The other day, after a week of baking cakes and tarts, I found myself surrounded by sweet, little leftovers.
Such as the dome of a cake…
… half a bowl of glorious Crème Suisse…
… and some fresh strawberries.
Plus, my mom had recently given me a little something, right after I asked her if she knew anything about this supposedly delicious liqueur I had never heard about, but which I needed if I wanted to make a Scottish dessert called Cream Crowdie:
It turns out that Drambuie – the stuff I’d never heard about – is a liqueur based on Scottish malt whisky that is flavored with heather honey, herbs and spices, and which is brewed according to an ancient recipe that dates back to the 18th century.
As the story (on the back of the bottle) goes, in 1745 some Young Pretender called Bonnie Prince Charlie – whom I had never heard about either – sought refuge on the Scottish Isle of Skye after a failed rebellion against the crown. Once he got sick of the rain and the cold and decided to move to France to live the life of a playboy, he thanked the captain who had housed him in Scotland by leaving behind his prized royal recipe for Drambuie.
And now ‘The Spirit Lives On’! (Or so it says on the bottle…)
Anyway, because I had so many delicious leftovers and I couldn’t wait to find out what Drambuie actually tasted like in a dessert, I decided to make cute, mini Drambuie trifles! Besides, I just love to mix and match things that are already incredibly indulgent and delicious in order to create things that are even more indulgent and delicious! Hence my collection of incredible ‘Building Blocks’…
So to make these, just start by tearing your leftover (or store bought, I don’t care) cake into little pieces and pressing a thin cake layer into two glasses. And yes, I know this is just one glass…
Next, using a pastry brush, brush the cake with an ample amount of Drambuie. Although, come to think of it, if you don’t have a pastry brush, just use a teaspoon to drizzle the booze on the cake.
Plop on some glorious, delicious Crème Suisse…
… and throw in some strawberries!
I’ve said it before and I will say it again: I. Just. Love. Strawberries. Just making myself clear here…
Then simply repeat the process. Start with another layer of cake…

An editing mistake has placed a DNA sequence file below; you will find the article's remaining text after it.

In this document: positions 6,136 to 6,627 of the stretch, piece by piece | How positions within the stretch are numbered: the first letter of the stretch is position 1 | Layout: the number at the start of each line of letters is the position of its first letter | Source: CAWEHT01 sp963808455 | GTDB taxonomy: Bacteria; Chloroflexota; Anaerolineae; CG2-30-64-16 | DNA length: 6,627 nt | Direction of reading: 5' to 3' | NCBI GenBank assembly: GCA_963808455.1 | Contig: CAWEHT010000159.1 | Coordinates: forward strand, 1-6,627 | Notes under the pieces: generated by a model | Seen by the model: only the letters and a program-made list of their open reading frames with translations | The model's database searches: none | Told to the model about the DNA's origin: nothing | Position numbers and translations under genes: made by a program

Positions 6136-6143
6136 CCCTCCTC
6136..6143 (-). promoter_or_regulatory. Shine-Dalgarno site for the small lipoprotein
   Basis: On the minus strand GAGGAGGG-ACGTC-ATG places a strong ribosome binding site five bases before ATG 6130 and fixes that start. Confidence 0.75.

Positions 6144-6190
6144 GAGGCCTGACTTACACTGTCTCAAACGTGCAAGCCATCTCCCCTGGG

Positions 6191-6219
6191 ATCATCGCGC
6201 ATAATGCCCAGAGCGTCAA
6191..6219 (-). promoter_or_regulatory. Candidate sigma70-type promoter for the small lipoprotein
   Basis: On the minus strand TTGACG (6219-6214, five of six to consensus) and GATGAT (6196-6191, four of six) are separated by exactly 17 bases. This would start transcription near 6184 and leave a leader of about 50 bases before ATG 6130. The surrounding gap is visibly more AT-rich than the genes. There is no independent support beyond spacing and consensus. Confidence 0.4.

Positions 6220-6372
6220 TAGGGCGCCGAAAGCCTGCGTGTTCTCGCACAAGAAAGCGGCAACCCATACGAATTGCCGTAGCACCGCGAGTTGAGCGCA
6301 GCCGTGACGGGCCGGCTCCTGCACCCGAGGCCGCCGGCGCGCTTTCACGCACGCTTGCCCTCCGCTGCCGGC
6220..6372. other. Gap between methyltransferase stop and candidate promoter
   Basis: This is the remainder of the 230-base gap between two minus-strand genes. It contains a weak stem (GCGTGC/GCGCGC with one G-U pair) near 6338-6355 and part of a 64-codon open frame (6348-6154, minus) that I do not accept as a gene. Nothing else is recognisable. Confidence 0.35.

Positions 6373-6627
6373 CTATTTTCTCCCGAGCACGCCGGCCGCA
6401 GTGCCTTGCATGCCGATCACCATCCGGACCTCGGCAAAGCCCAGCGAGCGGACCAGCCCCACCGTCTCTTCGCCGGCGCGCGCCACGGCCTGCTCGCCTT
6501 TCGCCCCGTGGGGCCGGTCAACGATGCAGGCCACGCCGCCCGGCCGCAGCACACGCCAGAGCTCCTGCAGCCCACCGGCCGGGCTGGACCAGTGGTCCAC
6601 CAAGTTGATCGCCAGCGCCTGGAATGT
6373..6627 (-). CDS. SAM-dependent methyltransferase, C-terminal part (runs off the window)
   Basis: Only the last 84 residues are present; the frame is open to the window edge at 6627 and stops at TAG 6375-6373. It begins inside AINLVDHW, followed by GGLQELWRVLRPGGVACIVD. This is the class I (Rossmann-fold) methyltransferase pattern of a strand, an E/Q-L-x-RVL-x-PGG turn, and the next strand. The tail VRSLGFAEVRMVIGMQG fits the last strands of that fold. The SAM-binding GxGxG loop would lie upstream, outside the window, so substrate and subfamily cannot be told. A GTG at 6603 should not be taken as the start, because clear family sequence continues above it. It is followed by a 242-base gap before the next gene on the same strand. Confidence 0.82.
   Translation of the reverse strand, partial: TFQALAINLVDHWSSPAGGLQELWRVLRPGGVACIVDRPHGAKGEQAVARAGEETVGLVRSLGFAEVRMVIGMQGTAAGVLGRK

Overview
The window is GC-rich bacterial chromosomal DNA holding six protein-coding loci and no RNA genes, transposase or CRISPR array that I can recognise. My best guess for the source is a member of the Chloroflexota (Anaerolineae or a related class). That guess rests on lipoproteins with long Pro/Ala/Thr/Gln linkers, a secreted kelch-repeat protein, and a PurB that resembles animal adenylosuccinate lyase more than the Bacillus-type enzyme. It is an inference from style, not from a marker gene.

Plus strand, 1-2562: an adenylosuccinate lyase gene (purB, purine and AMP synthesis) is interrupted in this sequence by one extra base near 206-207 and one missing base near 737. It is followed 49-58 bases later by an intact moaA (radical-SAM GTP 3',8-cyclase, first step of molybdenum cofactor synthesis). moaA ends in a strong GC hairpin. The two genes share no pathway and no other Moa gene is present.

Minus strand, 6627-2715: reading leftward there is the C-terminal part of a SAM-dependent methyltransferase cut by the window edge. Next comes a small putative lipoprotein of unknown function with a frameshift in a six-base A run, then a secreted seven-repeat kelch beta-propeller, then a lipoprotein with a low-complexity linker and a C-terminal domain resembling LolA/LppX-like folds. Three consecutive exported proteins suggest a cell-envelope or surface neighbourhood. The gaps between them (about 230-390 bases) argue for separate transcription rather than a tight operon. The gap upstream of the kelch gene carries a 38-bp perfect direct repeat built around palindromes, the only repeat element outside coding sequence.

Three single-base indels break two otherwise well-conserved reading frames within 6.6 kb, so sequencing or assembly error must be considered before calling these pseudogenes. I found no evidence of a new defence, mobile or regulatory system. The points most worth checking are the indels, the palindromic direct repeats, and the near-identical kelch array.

… brush or drizzle with some more Drambuie…
By the way, you could use other types of liqueurs if you can’t get your hands on Drambuie. For example, use Kirsch or Grand Marnier. Try sweet white wine if you want to keep it simple, or even make a simple sugar syrup if you’re not into the whole alcohol-in-dessert-thing.
All up to you.
Whatever you use, plop some more Crème Suisse on top of the cake.
… and top with some gorgeous, little strawberries.
And there you have it: trifle for one!
Is it just me, or does that little trifle look a bit lonely all on its own? Let’s make it trifle for two then!
This stuff is GOOD!
- Leftover cake scraps, such as the dome of a Hot Milk Cake*
- 2 tablespoons of Drambuie liqueur
- 240ml (or 1 cup) of Crème Suisse*
- 12 fresh strawberries
- Tear the cake into small pieces and fit a layer of cake on the bottom of two 200ml (or 6½ ounce) glasses. Using a pastry brush, brush the cake with an ample amount of Drambuie. Add about 60ml (or ¼ cup) of Crème Suisse to each glass. Wash, dry and hull the strawberries and cut each strawberry into 4 pieces. Place a layer of strawberries into each glass. I used 3 strawberries for each strawberry layer.
- Repeat the process: cover the strawberry layer with more cake scraps (you will probably have a lot of cake left), brush them with an ample amount of Drambuie, plop about 60ml (or ¼ cup) of Crème Suisse on top of the soaked cake and top with the remaining strawberries.
- Place in the fridge for at least 3 hours before serving in order to let all the flavors meld together.
Tip: you can substitute the Drambuie for other liqueurs, such as raspberry eau de vie, Kirsch, Grand Marnier or Crème de Cassis, but sweet white wine, sherry or a simple sugar syrup would also be a great substitute.
Thank you so much for this delicious recipe. It was a beautiful ending to a special dinner.
Thanks David! I’m so glad you liked them 😉